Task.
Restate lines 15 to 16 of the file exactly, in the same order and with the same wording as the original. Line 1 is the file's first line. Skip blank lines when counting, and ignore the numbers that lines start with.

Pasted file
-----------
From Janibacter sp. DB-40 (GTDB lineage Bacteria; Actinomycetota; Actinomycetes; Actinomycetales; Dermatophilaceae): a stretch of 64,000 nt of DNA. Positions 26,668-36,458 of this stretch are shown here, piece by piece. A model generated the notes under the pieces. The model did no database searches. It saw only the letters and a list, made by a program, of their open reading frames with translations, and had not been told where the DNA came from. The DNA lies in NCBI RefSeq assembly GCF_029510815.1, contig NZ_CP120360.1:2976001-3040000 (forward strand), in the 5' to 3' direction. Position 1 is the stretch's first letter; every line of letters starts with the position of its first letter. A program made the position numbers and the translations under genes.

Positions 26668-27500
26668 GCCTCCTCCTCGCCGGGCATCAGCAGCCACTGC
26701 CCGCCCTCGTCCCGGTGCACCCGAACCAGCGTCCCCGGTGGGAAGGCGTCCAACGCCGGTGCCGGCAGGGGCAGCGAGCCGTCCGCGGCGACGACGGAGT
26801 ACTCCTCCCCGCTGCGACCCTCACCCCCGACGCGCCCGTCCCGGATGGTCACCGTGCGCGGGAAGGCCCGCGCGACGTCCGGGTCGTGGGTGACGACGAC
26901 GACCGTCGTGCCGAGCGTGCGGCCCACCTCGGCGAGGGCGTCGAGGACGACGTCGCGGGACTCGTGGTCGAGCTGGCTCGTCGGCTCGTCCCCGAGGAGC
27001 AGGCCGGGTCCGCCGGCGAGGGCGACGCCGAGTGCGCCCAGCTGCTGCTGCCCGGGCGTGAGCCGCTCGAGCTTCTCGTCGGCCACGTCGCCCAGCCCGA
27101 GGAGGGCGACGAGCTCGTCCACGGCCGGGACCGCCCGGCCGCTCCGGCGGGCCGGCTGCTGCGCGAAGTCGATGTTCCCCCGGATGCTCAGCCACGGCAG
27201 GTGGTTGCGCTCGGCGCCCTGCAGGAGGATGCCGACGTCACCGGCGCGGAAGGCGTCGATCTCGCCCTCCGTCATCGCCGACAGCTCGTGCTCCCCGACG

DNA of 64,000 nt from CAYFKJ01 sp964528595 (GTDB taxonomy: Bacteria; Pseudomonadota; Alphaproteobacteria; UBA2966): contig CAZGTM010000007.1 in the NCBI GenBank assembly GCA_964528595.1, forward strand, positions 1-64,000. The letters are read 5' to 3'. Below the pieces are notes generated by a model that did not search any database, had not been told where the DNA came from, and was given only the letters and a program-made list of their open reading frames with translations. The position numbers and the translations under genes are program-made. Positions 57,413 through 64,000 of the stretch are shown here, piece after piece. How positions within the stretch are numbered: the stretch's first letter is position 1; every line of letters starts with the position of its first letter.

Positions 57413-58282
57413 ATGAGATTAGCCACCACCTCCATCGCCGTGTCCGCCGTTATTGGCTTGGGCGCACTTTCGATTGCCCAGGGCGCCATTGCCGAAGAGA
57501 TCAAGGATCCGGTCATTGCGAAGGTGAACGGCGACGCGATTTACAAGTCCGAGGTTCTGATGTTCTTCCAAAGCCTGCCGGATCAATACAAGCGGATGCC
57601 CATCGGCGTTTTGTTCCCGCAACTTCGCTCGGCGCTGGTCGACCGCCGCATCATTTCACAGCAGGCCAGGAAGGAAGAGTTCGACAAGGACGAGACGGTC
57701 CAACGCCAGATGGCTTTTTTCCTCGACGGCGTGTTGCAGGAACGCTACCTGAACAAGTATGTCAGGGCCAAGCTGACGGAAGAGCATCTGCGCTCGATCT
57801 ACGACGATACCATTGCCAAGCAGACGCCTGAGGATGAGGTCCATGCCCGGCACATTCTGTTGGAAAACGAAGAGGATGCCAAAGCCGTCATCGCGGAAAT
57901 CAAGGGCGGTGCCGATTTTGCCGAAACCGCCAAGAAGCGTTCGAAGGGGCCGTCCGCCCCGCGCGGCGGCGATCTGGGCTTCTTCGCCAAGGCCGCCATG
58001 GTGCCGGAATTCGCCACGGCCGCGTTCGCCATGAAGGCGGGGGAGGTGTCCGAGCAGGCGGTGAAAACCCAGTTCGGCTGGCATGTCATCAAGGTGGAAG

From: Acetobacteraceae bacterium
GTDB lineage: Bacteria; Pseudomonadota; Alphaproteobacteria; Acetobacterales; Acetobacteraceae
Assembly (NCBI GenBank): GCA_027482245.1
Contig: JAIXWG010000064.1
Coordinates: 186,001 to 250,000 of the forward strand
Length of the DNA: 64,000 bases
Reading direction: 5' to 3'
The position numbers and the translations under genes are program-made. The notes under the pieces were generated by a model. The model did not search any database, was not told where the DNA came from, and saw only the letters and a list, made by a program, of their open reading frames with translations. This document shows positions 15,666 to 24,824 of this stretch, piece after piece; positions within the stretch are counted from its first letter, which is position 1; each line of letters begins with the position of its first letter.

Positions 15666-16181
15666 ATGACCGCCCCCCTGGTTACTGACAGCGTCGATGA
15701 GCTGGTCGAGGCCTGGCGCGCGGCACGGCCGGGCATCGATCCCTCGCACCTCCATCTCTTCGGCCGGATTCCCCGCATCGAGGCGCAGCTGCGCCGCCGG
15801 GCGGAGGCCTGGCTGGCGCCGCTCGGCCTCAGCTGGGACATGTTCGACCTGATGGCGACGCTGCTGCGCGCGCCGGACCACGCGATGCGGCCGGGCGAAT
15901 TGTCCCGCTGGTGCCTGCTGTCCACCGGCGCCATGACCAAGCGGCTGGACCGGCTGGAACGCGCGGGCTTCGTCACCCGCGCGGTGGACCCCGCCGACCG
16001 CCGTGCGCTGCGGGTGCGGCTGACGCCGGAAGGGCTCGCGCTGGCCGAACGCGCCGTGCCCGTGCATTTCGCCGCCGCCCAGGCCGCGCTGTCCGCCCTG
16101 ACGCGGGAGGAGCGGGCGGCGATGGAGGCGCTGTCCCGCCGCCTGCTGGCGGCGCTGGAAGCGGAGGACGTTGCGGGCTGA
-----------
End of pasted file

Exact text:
57701 CAACGCCAGATGGCTTTTTTCCTCGACGGCGTGTTGCAGGAACGCTACCTGAACAAGTATGTCAGGGCCAAGCTGACGGAAGAGCATCTGCGCTCGATCT
57801 ACGACGATACCATTGCCAAGCAGACGCCTGAGGATGAGGTCCATGCCCGGCACATTCTGTTGGAAAACGAAGAGGATGCCAAAGCCGTCATCGCGGAAAT